Today's Muzzleloader Alaska Alaska Department of Fish & Game

Hello, hunter! Alaska's online muzzleloader hunter course has moved. Click here to go to the latest version of the Today's Muzzleloader Hunter in Alaska course—the official muzzleloader safety course of the Alaska Department of Fish and Game.

The following course material is for reference only. Please go to the new course to complete your Alaska Muzzleloader certification.

Understanding the Black Powder Load

Conventional firearms fire a cartridge, which simplifies loading and shooting considerably. In the muzzleloader, however, the projectile is loaded along with an easy-to-light, slow-burning black powder or its approved substitute. When the muzzleloader is fired, the propellant is ignited and the expanding gases force the projectile from the gun.

Black Powder

Black powder’s basic makeup has changed very little since it was first used around 1200 A.D. to charge cannons. Made of potassium nitrate (saltpeter), sulfur, and charcoal, black powder or its approved substitute is extremely dangerous if mishandled. Use care when handling, storing, loading, or transporting black powder.

During combustion, about half of the powder is converted to gas and about half remains a solid residue in the bore of the firearm. The residue, known as fouling, will corrode a firearm. Always clean your muzzleloader at the end of the day.

fouling: Corrosive residue left on the internal surfaces of a muzzleloading firearm after firing

Smokeless powders

Smokeless powders

  • Granulation: Black powder is produced in different sizes or granulations as indicated by the number of F’s on the container’s label, with Fg being the coarsest and FFFFg being the finest. The size of black powder you use depends on your firearm and the manufacturer’s recommendations.
    • Fg: Coarse grain typically used in cannons, muskets, rifles larger than .75 caliber, and shotguns that are 10-gauge or larger.
    • FFg: Medium grain typically used in larger rifles between .50 and .75 caliber, 20-gauge to 12-gauge shotguns, and pistols larger than .50 caliber.
    • FFFg: Fine grain typically used in smaller rifles and pistols under .50 caliber and smaller shotguns.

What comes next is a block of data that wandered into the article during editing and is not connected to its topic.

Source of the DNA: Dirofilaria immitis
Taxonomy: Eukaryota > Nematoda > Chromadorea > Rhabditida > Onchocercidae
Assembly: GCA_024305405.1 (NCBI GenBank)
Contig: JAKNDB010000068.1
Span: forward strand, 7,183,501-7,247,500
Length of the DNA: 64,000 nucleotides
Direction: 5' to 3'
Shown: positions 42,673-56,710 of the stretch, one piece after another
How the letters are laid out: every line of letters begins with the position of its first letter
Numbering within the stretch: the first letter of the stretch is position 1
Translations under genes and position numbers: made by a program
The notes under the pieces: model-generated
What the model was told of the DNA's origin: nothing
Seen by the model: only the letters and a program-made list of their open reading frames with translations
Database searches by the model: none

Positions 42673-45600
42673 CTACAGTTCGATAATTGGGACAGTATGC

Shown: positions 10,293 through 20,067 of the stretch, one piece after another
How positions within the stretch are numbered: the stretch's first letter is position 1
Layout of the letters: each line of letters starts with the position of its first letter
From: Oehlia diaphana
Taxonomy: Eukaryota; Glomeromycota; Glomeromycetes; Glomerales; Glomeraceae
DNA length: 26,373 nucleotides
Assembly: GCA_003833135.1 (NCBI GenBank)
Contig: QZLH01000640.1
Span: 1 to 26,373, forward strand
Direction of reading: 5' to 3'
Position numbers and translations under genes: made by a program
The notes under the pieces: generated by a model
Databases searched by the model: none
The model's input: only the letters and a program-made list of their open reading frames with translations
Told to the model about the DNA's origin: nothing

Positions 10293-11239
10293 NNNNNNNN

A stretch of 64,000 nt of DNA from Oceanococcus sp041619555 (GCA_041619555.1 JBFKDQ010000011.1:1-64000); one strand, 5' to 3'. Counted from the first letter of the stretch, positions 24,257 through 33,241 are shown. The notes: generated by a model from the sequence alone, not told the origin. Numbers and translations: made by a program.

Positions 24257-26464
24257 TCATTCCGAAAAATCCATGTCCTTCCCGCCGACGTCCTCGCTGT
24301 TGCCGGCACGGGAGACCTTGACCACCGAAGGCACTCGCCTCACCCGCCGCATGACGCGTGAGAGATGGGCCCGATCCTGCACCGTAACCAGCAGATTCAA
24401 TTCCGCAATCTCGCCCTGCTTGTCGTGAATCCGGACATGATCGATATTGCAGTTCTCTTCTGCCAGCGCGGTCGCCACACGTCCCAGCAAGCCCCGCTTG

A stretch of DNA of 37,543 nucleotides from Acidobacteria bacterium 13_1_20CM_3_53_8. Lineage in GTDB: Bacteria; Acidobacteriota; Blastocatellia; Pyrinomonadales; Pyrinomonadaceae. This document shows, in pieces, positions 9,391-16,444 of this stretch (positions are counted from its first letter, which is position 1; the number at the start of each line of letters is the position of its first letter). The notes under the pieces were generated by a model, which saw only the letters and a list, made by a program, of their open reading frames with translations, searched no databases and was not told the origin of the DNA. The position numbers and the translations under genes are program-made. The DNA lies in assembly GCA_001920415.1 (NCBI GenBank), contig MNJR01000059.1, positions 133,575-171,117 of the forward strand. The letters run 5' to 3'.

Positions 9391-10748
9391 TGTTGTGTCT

• FFFFg: Extra-fine grain used as a priming powder in the pans of flintlocks. Never use FFFFg black powder as the primary powder charge in a rifle, pistol, or shotgun.
  • Substitutes: Two of the many black powder substitutes are Pyrodex and Triple Seven. Both are available in granulated and pellet form. Use Pyrodex in volume equal to black powder; but when using Triple Seven, reduce your loads by 15%.
    • Pyrodex offers three different granulated black powder substitutes. Pyrodex P (for pistols) is the same size as FFFg black powder; RS (for rifles/shotguns) and Select (a variation of RS) are like FFg powder.
    • Granulated Triple Seven comes in FFg and FFFg sizes.
    • Loading procedures with substitutes may vary. Be sure to get loading instructions from a qualified gunsmith and your owner’s manual. Substitutes are not recommended for use in flintlock priming pans because they may not ignite from sparks as easily.
  • Black Powder Substitute Pellets: Propellant pellets contain a standard volume of black powder substitute. These pellets can be loaded behind conical bullets to replace the standard black powder. Pellets improve loading speed, firing speed, and shot consistency, and also eliminate wasted powder. These benefits make pellets popular with many shooters. Do not mix pellets with granulated powder. Pellets are designed to be used only in in-line muzzleloaders.
  • Smokeless Powders: Don’t use modern-day smokeless powders in a muzzleloading firearm unless the firearm is designed specifically for its use. Smokeless powders create extremely high pressures and can cause serious injury. Always follow the manufacturers’ recommendations for the powder and your firearm. Whenever you’re in doubt, use black powder or a conventional substitute.
  • Storage: To protect against moisture, heat, sparks, and static electricity, store black powder and substitutes in their original containers with the size plainly labeled. Keep the container tightly sealed. Do not store powders in glass containers because glass can produce static electricity.
  • Measuring: Before loading a black powder product into a firearm, always measure it by volume and not by weight. Never load black powder directly from the container into the barrel. Use an approved plastic or brass powder measure only.
Safety Tip
Store and Handle Powder Safely
  • Don't smoke near black powder or its substitutes.
  • Never store powder near an open flame.
  • Always follow the manufacturer's recommendations for use, handling, storage, and transportation of black powder and approved substitutes.

Interesting Black Powder Facts

  • The term “black powder” was coined in the late 1800s to distinguish it from smokeless powder.
  • Black powder is classified by the Department of Transportation as an explosive and is heavily regulated. As a result, many vendors no longer carry it.
  • Black powder substitutes are classified as propellants.
  • When loaded into a firearm, both black powder and its substitutes are propellants for the projectile.
  • Black powder and black powder substitutes produce lower pressures than smokeless powder.
Safety Tip Do not mix granulated powder with powder pellets.
Alaska Department of
Fish & Game
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